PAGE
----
The first memoir is entitled On Simultaneous Differential Equations of the First Order in which the Number of the Variables exceeds by more than one the Number of the Equations: it occupies pages 437...454 of the Philosophical Transactions for 1862.

The second memoir is entitled On the Differential Equations of Dynamics. A sequel to a Paper on Simultaneous Differential Equations : it occupies pages 485...501 of the Philosophical Transactions for 1863.

The first memoir was finished before Professor Boole had seen Jacobi's researches, which are cited at the beginning of Chapter xxvI; these researches indeed could only just have been published. In his second memoir Professor Boole describes Jacobi's methods, refers to his own already published, and points out the nature of the connexion between them.]

CHAPTER XXV.

ON SYSTEMS OF SIMULTANEOUS LINEAR PARTIAL DIFFEREN

TIAL EQUATIONS OF THE FIRST ORDER, AND ON ASSO-
CIATED SYSTEMS OF ORDINARY DIFFERENTIAL EQUATIONS.

1. The term simultaneous is here applied to a system of partial differential equations, to siguify that in that system there is but one dependent variable, the general expression of which, as a function of the independent variables satisfying all the equations at once, is the object of search. All linear partial differential equations of the first order being reducible to the homogeneous form, we shall presuppose this reduction here. Under this form indeed the problem actually presents itself in Geometry, in the theory of partial differential equations of the second order, and in Theoretical Dynamics.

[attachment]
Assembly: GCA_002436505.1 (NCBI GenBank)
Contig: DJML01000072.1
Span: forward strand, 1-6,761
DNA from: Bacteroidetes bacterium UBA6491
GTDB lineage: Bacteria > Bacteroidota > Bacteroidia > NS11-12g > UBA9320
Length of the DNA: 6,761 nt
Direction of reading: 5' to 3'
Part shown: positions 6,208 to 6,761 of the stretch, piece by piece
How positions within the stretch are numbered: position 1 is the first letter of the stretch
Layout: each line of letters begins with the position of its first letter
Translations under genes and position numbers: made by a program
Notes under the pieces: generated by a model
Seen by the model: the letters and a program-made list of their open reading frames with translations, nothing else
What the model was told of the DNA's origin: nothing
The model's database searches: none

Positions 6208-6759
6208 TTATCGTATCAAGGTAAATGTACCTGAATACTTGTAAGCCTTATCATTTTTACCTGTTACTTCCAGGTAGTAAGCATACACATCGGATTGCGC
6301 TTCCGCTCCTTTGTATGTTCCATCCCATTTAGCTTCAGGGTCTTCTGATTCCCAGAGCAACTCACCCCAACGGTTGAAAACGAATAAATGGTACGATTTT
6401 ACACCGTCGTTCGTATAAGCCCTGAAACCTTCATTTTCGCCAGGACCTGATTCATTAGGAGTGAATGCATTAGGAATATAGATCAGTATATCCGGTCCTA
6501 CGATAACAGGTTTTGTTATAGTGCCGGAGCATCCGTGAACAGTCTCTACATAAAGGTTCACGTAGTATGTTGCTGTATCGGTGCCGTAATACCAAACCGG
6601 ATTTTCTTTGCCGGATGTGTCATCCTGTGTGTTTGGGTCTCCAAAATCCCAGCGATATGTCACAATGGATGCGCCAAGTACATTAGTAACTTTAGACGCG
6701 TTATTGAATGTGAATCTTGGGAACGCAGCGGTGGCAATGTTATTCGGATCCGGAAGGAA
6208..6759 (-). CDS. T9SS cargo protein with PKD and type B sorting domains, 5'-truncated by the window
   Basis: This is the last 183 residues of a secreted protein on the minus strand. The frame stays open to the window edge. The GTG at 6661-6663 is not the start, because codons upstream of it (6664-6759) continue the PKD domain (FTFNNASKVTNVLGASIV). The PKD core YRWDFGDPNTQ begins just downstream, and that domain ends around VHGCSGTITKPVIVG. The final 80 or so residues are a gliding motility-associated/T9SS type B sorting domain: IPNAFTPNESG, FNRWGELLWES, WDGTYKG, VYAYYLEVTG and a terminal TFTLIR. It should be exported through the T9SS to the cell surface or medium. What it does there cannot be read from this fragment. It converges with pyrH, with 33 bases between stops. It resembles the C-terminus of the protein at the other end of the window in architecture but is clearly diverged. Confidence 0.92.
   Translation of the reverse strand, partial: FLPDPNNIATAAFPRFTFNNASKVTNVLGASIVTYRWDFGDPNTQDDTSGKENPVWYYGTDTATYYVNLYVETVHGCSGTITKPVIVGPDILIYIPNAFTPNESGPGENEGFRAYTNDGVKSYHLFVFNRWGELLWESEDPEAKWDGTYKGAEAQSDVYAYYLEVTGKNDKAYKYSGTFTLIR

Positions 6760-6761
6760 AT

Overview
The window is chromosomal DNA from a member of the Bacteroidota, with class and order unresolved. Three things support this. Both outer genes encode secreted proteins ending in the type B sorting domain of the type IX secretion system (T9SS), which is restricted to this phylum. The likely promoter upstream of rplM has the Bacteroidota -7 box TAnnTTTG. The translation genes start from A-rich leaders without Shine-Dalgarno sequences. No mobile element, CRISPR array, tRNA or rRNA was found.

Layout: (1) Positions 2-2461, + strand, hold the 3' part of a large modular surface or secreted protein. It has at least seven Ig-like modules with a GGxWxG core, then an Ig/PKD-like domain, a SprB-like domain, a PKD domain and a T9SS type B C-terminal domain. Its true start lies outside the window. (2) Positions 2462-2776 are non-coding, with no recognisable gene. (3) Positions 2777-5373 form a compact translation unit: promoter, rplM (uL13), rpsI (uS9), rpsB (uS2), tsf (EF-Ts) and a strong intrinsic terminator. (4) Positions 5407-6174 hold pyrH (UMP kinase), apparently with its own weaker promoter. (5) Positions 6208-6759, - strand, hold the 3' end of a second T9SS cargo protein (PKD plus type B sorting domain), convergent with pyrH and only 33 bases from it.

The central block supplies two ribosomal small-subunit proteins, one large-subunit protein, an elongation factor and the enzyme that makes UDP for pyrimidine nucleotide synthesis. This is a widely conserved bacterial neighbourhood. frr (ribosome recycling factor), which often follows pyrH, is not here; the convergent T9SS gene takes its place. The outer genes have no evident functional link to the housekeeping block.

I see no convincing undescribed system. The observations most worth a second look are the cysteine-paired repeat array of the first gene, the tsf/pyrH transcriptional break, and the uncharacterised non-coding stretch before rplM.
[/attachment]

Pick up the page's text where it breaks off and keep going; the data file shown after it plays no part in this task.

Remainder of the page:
We are sometimes led, in connexion with the same class of inquiries, to systems of ordinary differential equations marked by the peculiarity that the number of the variables exceeds by more than one the number of the equations. Such systems are intimately connected with the former-stand to them indeed in a similar relation to that which the Lagrangean auxiliary system bears to the single partial differential equation from which it arises. The theory which explains this connexion, and grounds upon it the method of solution of both systems will form the subject of the present Chapter.

Connexion of the Systems.

2. Prop. I. The solution of a system of simultaneous linear partial differential equations of the first order may be